Before Fiat and prior to bankruptcy, the old Chrysler, LLC needed $4 billion just to keep the doors open. The Bush Administration came through with the company-saving cash at the 11th hour, keeping the Pentastar solvent long enough to make it to bankruptcy court. Chrysler was reportedly given $15 billion in total aid, and it appears much of that money will be repaid through future payments and through incentives for Fiat to increase its stake in Chrysler from 20 percent to 35 percent. But that original $4 billion? Don't expect that money to come back any time soon – if ever.

The Detroit News reports that what's left of the old Chrysler LLC (which has been renamed Old Carco), has filed court papers saying that the $4 billion will likely never be repaid. New Chrysler is not legally responsible for that debt and Old Carco doesn't exactly have considerable assets. And the government isn't the only debt-holder that isn't going to get its cash. Many secured and unsecured creditors will be unlikely to see their cash, thought some $21 million in secured debt could be paid. Old Carco contains the bad assets not purchased by the new Chrysler when it exited bankruptcy in the spring. The sale of those bad assets, which includes plants, tooling and miscellaneous items like old company cars, will help pay back some of the money creditors lost.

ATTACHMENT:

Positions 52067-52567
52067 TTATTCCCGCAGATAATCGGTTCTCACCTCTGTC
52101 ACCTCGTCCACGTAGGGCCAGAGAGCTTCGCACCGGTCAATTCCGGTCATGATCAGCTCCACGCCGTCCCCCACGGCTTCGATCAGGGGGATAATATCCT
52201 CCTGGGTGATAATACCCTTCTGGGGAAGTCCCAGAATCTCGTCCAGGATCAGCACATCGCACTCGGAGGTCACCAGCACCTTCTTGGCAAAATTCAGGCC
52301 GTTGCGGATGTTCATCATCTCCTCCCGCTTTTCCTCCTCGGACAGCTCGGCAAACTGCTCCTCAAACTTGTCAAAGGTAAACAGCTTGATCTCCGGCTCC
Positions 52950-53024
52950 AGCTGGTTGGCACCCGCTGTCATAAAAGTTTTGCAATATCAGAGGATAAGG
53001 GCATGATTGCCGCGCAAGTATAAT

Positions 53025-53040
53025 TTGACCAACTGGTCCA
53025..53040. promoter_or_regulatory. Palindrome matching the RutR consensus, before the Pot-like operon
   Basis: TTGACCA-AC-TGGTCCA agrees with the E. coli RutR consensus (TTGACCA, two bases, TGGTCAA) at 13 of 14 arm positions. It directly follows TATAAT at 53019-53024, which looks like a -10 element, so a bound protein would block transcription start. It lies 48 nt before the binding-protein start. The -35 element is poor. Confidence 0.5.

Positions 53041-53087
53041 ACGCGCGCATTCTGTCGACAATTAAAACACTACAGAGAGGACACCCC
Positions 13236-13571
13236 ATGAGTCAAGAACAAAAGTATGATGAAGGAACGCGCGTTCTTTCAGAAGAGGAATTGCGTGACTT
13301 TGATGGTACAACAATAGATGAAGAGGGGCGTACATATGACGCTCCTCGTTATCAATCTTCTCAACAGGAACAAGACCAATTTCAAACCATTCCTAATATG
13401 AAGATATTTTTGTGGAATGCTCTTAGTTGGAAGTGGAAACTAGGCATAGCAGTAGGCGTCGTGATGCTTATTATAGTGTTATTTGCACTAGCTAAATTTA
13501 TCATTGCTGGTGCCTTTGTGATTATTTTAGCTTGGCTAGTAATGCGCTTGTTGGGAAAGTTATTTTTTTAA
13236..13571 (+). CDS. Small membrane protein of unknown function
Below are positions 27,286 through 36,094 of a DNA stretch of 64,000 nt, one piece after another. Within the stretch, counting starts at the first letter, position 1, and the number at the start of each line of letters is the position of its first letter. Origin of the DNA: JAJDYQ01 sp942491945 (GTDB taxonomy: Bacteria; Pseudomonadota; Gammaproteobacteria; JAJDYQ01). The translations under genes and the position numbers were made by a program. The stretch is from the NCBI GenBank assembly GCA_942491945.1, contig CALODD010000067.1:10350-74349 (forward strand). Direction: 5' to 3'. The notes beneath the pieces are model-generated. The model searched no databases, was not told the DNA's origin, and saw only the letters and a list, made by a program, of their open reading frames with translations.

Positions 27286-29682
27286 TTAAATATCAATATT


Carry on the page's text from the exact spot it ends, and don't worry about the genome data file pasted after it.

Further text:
Lawyers working on the bankruptcy case say it take years before the book is finally closed on Old Carco. One item that could help drag matters out is a $25 billion lawsuit Old Carco filed against former owner, Daimler.

[Source: The Detroit News | Image: Bill Pugliano/Getty]

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